Using UCMA 3.0 and Lync 2010 for Contextual Communication: Summary (Part 6 of 6)

Summary:   This article is the final article in a series of six articles that describe how to create a Microsoft Unified Communications Managed API (UCMA) 3.0 Core application that sets up a two-way contextual data channel with a Microsoft Silverlight application. The Silverlight application runs in the Microsoft Lync 2010 Conversation Window Extension.

Many tips revolve around the tricky subject of registering conceptual applications.

  • Proper use of the two kinds of application registration—Install Registration and Run-Time Registration—is important. For more information, see Register Contextual Conversation Packages in Lync 2010 in the Lync 2010 SDK documentation.

  • Understand which Registry entries are required and which are optional. For more information, see Register Contextual Conversation Packages in Lync 2010.

  • Use localhost for the InternalURL registry entry.

  • Microsoft Internet Information Service (IIS) Manager is used in the deployment of the applications discussed in this series of articles.

Consider the following tools for debugging scenarios that involve a Microsoft Unified Communications Managed API (UCMA) 3.0 application and a Microsoft Lync 2010 application.

  • Snooper.exe: This protocol analysis tool can help you analyze Session Initiation Protocol (SIP) and Centralized Conferencing Control Protocol (C3P) protocol logs, including those generated by OCSLogger.exe. It is available at the Microsoft Download Center.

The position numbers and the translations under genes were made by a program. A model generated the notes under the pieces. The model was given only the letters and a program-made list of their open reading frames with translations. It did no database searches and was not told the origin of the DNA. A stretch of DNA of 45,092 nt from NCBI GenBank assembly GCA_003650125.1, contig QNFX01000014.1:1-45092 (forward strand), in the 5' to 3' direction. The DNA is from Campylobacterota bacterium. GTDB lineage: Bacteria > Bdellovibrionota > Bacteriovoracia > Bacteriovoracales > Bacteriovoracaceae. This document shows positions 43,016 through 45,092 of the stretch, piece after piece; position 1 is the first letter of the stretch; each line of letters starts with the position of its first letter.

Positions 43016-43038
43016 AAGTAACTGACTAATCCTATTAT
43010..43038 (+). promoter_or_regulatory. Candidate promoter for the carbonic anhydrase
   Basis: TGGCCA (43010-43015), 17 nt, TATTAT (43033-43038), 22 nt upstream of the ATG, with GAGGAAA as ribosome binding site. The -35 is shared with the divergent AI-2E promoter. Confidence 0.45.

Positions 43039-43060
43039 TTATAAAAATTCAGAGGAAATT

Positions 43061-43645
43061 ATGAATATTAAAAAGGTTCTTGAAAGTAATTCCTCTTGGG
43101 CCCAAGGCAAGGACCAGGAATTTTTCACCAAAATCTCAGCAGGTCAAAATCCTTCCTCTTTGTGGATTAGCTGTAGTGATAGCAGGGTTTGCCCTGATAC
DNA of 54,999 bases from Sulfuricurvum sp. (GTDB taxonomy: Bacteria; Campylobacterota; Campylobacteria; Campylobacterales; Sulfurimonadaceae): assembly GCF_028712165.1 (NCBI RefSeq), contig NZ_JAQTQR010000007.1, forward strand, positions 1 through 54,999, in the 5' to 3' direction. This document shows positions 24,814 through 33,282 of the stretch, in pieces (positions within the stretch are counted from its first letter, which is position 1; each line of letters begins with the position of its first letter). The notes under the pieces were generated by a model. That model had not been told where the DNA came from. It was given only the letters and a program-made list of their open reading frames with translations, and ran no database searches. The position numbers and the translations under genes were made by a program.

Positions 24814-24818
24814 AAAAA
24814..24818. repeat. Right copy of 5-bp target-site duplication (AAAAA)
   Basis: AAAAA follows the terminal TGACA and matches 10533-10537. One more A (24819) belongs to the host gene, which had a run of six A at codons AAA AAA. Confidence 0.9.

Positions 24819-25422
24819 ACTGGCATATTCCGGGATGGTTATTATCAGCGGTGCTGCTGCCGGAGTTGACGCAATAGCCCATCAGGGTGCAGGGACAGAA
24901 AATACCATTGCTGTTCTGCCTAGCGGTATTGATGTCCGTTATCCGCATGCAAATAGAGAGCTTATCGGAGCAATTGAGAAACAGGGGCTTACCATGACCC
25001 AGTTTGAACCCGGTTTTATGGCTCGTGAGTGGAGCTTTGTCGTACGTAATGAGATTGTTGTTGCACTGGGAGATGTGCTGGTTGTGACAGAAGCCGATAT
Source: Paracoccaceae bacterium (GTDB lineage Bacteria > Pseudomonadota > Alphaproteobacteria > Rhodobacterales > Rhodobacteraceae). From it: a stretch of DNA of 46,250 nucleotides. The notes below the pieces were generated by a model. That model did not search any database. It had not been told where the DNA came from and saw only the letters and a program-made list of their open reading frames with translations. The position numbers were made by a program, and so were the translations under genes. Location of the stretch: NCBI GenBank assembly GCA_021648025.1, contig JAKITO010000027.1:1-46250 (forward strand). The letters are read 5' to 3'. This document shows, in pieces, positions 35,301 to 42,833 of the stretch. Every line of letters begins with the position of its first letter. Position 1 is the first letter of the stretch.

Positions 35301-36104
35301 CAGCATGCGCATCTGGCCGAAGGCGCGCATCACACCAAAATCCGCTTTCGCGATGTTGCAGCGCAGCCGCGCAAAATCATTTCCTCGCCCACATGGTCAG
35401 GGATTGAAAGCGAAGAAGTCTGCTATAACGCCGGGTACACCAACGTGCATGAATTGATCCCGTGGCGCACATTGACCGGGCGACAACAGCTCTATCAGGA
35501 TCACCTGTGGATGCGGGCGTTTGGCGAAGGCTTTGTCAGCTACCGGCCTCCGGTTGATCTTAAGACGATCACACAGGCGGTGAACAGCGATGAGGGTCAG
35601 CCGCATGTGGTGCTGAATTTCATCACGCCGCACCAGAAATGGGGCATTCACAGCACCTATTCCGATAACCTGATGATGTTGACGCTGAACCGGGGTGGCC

• Microsoft Network Monitor 3.4: Like Snooper, Network Monitor is a protocol analyzer. You can capture, view, and analyze network traffic with this tool. It is available at the Microsoft Download Center.

  • A Lync 2010 desktop application that is used to obtain the Conversation object: In dealing with scenarios such as the one described in this series of articles, it can be useful to create a separate application to use the ConversationManager class to loop through the collection of currently active conversations. Typically the Conversation object that you want is the only one active object. Examining the Properties property on the Conversation instance will often help resolve issues.

For a UCMA 3.0 application, the Microsoft Lync Server 2010 Logging Tool can be used to capture logging and trace information for the UCMA 3.0 application while it is running. Snooper.exe can be used to analyze the logging and trace information, which can be helpful in understanding the SIP and other messages that are sent while an application is active. Lync Server 2010 Logging Tool and Snooper.exe are available as part of UCMA 3.0 SDK. Snooper.exe is also available in the Microsoft Lync Server 2010 Resource Kit.

For a Lync 2010 application, logging and trace information for the current Lync 2010 session is located in %UserProfile%\tracing\Communicator-uccapi-0.uccapilog. Each time that a user signs in to Lync 2010, the earlier version of this file is saved with a different name, and a new file that uses this name is created.

The following illustration shows SIP message traffic that is generated when the scenario described in this topic is implemented.

Figure 1. SIP message flow in the UCMA 3.0 and Lync 2010 applications

Data flow in contextual data application

Combine the server-side UCMA 3.0 features with the client-side features that are available in the Lync 2010 client by building applications that communicate between the two products.

Mark Parker and John Clarkson are programming writers with the Microsoft Lync product team.

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